Tactical consequences  

 Jackson LJ acknowledges that his conclusions on the timing issue operate harshly in situations where the contractor is veering towards insolvency and acknowledges that an employer may pay out a large sum which is then swallowed up by secured creditors before there is any re-evaluation of the works.

In practice, employers are unlikely to accept this harsh scenario without a fight. It’s more likely we will see employers trying to circumvent paying what they perceive is an overstated notified sum. Tactics may involve instigating a true value adjudication either pre-emptively or whilst the notified sum adjudication is ongoing. As discussed above, query whether early referral of a ‘true value’ adjudication gives the adjudicator greater scope to proceed to determine that second adjudication.

Alternatively, employers might commence Part 8 proceedings for a declaration shortly after receiving a referral of a ‘notified sum’ adjudication. The TCC clarified the circumstances in which a party that had lost an adjudication could resist enforcement on substantive grounds raised in Part 8 proceedings (Hutton Construction v Wilson Properties). However, Part 8 proceedings started as soon as possible after a ‘notified sum’ adjudication is anticipated or commenced may prove to be a useful tool for employers, where there is a suitable declaration that can be obtained.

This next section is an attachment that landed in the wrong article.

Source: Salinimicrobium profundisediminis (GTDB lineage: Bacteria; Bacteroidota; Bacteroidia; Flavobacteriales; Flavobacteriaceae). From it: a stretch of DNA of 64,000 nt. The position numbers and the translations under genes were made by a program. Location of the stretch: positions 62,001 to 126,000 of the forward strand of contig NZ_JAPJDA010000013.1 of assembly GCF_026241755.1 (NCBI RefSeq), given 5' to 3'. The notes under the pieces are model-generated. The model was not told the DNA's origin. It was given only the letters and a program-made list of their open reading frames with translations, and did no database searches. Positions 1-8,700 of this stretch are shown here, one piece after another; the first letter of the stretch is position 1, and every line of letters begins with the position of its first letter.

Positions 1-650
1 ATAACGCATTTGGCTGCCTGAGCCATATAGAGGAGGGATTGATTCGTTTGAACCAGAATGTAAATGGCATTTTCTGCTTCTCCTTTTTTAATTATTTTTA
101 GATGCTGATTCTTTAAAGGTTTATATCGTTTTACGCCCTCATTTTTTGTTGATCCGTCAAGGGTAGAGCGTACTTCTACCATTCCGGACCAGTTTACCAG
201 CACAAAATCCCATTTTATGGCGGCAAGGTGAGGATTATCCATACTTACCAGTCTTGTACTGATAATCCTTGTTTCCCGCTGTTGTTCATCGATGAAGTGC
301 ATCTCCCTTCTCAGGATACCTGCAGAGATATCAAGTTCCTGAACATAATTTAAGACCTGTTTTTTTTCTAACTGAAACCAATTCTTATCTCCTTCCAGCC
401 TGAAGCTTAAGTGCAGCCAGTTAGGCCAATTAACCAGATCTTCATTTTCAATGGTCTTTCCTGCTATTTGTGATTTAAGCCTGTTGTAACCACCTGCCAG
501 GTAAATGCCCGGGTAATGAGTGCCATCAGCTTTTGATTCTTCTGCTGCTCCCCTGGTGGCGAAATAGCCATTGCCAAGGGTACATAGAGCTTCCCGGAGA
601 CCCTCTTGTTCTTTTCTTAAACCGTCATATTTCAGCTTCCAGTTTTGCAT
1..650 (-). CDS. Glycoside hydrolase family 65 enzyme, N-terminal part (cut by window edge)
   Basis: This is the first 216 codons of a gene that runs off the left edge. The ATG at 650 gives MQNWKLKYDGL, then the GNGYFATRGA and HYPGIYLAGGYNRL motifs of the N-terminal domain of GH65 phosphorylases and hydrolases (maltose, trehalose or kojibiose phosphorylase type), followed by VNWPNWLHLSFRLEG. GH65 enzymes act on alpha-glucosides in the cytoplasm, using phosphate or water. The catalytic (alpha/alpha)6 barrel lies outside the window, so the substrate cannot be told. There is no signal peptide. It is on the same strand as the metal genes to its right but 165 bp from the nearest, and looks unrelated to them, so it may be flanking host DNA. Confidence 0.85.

Enforcement by the courts

It remains to be seen how the TCC will deal with two simultaneous decisions on ‘notified sum’ and ‘true value’.

The current position is that two adjudication decisions between the same parties may be set off against one another where both decisions are valid and enforceable (HS Works v Enterprise Managed Services). The simple set-off approach does not sit comfortably with the obligation to make payment before commencing the ‘true value’ adjudication. At first instance, Coulson J (as he then was) gave some indication as to the TCC’s perspective on this point:

the adjudications will still be dealt with, by the adjudicators and by the courts, in strict sequence. The second adjudication cannot act as some sort of Trojan Horse to avoid paying the sum stated as due.”

The court might refuse set-off on the basis that the second adjudicator lacked jurisdiction. Alternatively, it might decline to grant an order until the sum due under the first adjudication decision is paid – in essence a stay of enforcement of the second decision. It will also be interesting to see how the court will award costs in cases of simultaneous adjudications.

Conclusion

The decision in S&T v Grove offers much needed clarity in some aspects but there remains uncertainty as to how the decision will be applied in practice. The implications of the decision for employers faced with a contractor struggling financially are severe. We can expect to see a range of different approaches adopted in an attempt to avoid these consequences, at least until practical guidance and further judicial interpretation is given by the courts to resolve any remaining uncertainties.